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Facing the future with Fabry
£970 raised
97% of £1k goal
24 contributors
0 days left
Ended Sep 14, 2014
Simon is my partners brother and a good friend. Last November Simon was diagnosed with Fabry - after 37 years of illness and no diagnosis! My son Toby came up with the idea of running a Half Marathon to raise money to give to Simon and his family, ...

Simon is my partners brother and a good friend.

Last November Simon was diagnosed with Fabry - after 37 years of illness and no diagnosis!

My son Toby came up with the idea of running a Half Marathon to raise money to give to Simon and his family, so they can do something special. So that's what we're setting out to achieve. My sons Toby, Ben and myself are going to run in the Hackney Half Marathon on June 22nd, to raise funds and awareness of Fabrys. Simon, like most people is very proud and does not know we are going to do this for him, but we want to show him how much we care and want to help.

In Simon's own words

I'm now 47 and was was diagnosed with Fabry Disease six months ago.

“The journey to diagnosis for me has taken 37 years. I first started experiencing pain in my hands in feet when I was ten, and since that time I’ve experienced serious heart and kidney problems, and have just discovered that I’ve had a series of mini-strokes as well. My next step is kidney dialysis and enzyme replacement therapy,” he said.

“Finding out I had Fabry Disease was a shock and a frustration. I had never heard of it; nor had my GP or a couple of the specialists that I am seeing. My mission now is to increase awareness about this condition amongst the medical and wider community, so that others don’t have the suffering and experience that I’ve had. ”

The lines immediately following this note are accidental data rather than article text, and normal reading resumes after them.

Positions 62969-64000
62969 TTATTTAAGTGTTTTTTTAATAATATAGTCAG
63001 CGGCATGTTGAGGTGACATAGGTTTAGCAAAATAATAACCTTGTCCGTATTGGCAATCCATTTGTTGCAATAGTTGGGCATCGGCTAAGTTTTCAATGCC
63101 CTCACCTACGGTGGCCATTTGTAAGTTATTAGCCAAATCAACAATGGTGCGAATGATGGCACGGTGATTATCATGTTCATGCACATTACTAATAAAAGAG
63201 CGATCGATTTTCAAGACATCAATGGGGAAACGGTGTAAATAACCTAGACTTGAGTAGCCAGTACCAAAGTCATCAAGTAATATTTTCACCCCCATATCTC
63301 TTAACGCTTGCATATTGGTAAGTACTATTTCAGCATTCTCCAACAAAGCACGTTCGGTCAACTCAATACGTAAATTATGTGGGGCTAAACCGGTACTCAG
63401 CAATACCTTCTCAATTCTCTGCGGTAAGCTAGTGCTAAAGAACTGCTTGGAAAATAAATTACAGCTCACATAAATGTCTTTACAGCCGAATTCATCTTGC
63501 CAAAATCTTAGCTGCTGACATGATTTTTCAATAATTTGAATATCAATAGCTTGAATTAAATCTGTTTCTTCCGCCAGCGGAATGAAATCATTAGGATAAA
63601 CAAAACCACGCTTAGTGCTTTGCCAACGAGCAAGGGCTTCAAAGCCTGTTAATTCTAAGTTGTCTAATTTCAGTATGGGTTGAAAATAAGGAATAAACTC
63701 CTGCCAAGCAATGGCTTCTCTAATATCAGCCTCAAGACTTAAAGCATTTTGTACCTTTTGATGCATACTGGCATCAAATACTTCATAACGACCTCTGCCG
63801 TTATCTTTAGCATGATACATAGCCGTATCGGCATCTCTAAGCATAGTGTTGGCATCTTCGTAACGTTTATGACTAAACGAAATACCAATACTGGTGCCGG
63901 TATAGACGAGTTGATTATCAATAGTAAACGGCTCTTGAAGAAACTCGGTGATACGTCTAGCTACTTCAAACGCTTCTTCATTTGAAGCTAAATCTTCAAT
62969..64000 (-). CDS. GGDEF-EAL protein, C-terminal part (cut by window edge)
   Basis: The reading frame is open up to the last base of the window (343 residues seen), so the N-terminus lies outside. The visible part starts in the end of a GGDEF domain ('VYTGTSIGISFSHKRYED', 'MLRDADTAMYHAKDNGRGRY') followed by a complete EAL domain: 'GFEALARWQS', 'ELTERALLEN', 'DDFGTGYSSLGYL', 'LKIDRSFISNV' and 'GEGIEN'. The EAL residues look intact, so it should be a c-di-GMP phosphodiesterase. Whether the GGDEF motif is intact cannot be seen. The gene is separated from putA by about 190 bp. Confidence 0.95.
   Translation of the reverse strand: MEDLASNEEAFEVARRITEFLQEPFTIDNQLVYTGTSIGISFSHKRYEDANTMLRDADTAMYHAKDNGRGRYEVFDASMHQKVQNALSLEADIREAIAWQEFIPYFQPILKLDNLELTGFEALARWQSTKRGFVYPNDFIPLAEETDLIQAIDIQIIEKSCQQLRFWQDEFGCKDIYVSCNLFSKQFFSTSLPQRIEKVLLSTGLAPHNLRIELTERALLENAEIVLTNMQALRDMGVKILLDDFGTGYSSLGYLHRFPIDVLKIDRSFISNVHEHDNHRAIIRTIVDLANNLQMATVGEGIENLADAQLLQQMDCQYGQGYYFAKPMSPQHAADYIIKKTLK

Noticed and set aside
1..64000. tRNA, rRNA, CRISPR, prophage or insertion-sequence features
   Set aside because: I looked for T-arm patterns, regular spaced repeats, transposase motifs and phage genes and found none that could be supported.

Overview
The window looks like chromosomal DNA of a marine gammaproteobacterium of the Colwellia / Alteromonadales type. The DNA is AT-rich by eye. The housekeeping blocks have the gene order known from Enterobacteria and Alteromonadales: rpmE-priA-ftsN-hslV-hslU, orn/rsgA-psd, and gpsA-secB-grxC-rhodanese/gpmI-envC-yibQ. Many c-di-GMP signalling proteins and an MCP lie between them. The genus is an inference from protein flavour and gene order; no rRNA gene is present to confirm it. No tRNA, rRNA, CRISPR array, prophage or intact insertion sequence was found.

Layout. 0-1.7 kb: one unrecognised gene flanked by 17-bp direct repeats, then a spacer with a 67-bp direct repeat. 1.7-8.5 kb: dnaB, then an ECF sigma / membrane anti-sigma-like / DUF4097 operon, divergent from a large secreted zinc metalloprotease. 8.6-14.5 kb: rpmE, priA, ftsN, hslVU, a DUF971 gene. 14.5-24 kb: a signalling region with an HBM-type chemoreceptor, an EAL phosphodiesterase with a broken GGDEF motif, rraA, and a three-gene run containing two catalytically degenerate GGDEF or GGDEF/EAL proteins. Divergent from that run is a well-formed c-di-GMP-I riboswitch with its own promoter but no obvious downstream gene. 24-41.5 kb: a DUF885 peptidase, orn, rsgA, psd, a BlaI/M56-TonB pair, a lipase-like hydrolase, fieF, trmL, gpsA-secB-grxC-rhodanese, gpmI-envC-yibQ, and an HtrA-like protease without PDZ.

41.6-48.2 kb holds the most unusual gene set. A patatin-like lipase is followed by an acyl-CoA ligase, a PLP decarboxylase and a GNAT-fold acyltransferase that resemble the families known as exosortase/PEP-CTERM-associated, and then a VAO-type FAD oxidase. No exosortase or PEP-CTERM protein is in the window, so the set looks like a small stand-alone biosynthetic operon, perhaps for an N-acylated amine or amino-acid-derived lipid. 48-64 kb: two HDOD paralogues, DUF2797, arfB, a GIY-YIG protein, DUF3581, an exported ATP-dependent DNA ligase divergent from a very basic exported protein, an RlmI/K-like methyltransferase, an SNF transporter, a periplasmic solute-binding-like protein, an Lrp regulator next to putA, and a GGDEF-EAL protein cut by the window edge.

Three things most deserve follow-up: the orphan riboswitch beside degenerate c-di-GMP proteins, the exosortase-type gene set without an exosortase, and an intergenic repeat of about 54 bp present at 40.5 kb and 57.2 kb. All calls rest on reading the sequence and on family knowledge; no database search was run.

“Fortunately, my sister does not have the condition and her son will also be free of the disease but the next step is for us to have our 2 daughters tested. No parent wants to pass on a serious condition like this to their kids, so we are understandably anxious, but at the same time, I am a positive person and I’m confident about the future,” he said.

Simon - born in the UK now lives in Australia.

There are an estimated 300-400 people living in Australia with Fabry Disease, and approximately 100 remain undiagnosed. There is no cure for Fabry Disease, but early diagnosis and prompt access to treatments can significantly extend lifespan and improve quality of life but sadly the 37 years to diagnose Simon have left him with a higher chance of premature death.

It’s the commonality of symptoms with a range of other conditions that can result in a delayed diagnosis.

You might start out having shooting pain in the feet and hands. Your body might not sweat properly and overheat, particularly during exercise. You may notice an odd red rash around the swimming trunk area, or experience diarrhea and abdominal pain. All of which Simon has suffered with over the years.

These symptoms can be misdiagnosed as arthritis, lupus, growing pains, appendicitis or a stomach bug, and can be particularly tricky for a GP to diagnose. Kids may get labelled as wimps who don’t like sport. For some people, the journey to a specialist clinic can literally take years - as in Simon's case

Fabry Disease is classified rare with a prevalence of 1:117,000.  Someone living with Fabry Disease has deficient levels of an enzyme essential in the breakdown of waste products in the lysosomes of cells within the body. This leads to a build-up of lipid substances which progressively leads to organ damage.

At its most serious, the accumulation of waste can lead to problems with circulation and a higher risk of kidney failure, stroke and heart attack.

As Fabry Disease is largely inherited, it affects families. It is important for the extended family to be tested when a diagnosis is made. 

Our family is effected because Simon, his wife Melina and his 2 daughters are effected and we want to help make the life Simon has left as care free as possible.

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